by Margaret Cezair-Thompson |
REVIEWED BY SUE CORBETT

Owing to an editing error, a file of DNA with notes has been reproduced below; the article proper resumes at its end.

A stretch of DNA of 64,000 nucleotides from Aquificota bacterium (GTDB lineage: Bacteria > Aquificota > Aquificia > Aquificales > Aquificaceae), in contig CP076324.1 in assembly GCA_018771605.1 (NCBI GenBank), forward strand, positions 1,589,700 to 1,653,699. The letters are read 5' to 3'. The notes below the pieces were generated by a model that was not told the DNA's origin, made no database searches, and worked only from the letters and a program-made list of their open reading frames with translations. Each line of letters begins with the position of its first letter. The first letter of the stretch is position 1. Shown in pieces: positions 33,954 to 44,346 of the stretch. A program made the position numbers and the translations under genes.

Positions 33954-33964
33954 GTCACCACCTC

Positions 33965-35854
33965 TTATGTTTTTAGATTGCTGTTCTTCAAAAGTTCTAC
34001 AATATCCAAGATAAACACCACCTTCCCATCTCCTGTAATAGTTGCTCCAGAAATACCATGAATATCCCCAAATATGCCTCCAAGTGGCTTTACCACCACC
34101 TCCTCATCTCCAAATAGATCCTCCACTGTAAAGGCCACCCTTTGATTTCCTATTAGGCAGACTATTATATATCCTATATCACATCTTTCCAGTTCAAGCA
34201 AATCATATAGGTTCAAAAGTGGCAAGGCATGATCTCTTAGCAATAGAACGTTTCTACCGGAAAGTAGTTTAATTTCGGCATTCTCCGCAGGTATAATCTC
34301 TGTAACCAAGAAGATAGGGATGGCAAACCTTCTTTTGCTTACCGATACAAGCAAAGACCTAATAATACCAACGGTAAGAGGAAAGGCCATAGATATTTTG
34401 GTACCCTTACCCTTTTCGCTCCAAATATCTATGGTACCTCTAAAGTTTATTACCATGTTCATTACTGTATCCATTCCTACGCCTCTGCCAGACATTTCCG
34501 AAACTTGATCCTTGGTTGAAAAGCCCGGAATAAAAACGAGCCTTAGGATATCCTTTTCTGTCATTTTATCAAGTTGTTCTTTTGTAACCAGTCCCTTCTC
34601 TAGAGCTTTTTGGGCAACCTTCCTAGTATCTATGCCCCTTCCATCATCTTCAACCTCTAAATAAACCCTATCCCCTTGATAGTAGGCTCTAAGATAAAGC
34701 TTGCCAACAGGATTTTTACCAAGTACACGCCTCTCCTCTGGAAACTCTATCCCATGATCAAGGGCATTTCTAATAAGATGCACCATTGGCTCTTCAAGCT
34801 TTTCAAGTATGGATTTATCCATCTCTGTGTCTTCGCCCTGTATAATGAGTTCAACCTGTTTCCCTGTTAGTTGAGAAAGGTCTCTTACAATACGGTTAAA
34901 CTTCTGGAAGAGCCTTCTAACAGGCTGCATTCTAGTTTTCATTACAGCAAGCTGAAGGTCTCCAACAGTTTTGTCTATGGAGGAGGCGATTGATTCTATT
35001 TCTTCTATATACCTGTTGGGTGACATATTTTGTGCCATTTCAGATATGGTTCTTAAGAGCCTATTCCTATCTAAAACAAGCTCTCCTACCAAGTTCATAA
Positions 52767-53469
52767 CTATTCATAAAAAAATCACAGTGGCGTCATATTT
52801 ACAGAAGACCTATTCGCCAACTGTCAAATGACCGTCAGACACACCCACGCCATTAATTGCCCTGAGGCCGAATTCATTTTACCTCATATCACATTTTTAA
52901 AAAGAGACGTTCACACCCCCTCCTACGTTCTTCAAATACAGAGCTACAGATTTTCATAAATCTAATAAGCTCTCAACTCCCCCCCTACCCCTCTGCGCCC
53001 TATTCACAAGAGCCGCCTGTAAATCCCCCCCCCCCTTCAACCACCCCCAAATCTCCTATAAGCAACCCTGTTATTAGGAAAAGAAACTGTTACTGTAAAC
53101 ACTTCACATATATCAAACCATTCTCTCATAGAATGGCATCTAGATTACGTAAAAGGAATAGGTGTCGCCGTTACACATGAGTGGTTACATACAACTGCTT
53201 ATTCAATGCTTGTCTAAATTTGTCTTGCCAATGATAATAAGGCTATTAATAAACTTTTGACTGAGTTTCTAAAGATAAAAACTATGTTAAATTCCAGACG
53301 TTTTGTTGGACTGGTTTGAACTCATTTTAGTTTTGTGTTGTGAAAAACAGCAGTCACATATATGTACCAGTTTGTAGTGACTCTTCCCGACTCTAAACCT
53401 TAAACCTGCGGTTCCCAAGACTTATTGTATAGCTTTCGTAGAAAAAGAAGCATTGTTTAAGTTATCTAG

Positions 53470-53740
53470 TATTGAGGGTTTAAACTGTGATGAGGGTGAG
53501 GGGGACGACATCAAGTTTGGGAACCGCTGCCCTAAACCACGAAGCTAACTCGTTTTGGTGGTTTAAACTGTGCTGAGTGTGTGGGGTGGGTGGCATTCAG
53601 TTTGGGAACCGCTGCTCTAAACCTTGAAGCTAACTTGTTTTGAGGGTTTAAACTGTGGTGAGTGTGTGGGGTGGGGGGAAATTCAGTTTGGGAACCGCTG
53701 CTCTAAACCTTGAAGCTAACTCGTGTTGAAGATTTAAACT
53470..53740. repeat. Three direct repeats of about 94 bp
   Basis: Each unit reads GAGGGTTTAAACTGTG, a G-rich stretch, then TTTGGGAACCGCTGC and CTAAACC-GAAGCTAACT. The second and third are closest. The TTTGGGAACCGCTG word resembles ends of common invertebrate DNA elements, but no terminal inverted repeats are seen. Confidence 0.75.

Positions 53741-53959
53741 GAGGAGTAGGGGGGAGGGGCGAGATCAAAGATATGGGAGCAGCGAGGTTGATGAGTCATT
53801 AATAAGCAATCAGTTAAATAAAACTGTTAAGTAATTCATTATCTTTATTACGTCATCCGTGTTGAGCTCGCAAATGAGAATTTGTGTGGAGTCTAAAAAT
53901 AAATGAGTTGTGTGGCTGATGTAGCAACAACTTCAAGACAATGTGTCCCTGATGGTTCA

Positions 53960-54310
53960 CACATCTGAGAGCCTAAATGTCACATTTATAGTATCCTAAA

In 1946, Errol Flynn actually did run aground on Jamaica's coast in his hurricane-ravaged yacht. Seeking shelter from a stateside scandal involving an underage girl, the swashbuckling matinee idol settled in, building a grand pink-and-white villa where he hosted parties for the Hollywood A-list. From those scraps of historical truth, Cezair-Thompson has spun a book-club-ready saga with two gorgeous women at its center—Ida, a light-skinned local girl who has a tryst with Flynn, and May, the daughter of that brief union. Flynn never acknowledges paternity, leaving Ida and May to forge a place for themselves in a land where they belong to neither the wealthy class of expatriates, nor the emerging black majority. Paradise itself is undergoing a transformation, as Jamaicans throw off their British rulers in a messy, violent march toward independent rule. The narrative meanders a bit with forays into sex and drugs and Rasta music, but readers who stay the course are rewarded with a knockout ending that reveals treasure buried beneath sand-encrusted secrets.